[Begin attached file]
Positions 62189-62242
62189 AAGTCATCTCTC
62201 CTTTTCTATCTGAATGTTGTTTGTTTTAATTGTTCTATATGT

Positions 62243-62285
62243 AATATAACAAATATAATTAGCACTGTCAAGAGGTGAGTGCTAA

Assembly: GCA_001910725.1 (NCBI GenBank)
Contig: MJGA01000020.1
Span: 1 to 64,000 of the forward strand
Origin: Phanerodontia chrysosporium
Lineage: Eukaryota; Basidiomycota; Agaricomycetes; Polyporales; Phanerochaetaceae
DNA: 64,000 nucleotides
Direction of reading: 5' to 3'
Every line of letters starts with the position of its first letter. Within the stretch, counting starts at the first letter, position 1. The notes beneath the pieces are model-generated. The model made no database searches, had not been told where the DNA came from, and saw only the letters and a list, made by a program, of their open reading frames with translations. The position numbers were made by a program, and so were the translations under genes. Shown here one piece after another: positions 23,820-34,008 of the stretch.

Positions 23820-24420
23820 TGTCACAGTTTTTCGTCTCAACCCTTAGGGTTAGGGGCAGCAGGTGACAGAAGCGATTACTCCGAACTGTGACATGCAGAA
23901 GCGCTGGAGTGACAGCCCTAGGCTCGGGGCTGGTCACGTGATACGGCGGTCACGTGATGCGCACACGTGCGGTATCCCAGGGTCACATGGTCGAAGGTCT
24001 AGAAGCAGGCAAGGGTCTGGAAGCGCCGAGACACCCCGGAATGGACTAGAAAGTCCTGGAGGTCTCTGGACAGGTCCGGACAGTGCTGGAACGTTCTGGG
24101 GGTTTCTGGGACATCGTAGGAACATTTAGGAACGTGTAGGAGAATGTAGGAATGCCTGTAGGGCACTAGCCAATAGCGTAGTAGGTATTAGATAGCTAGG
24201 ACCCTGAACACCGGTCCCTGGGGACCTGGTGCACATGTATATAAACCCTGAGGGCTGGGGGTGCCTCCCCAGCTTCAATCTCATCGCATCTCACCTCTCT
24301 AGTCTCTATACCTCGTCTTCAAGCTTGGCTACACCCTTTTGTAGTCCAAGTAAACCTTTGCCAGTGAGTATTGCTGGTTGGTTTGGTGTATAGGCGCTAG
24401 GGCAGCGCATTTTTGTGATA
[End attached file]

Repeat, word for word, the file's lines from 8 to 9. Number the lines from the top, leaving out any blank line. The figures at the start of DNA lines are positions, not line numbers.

Span: 1 to 64,000 of the forward strand
Origin: Phanerodontia chrysosporium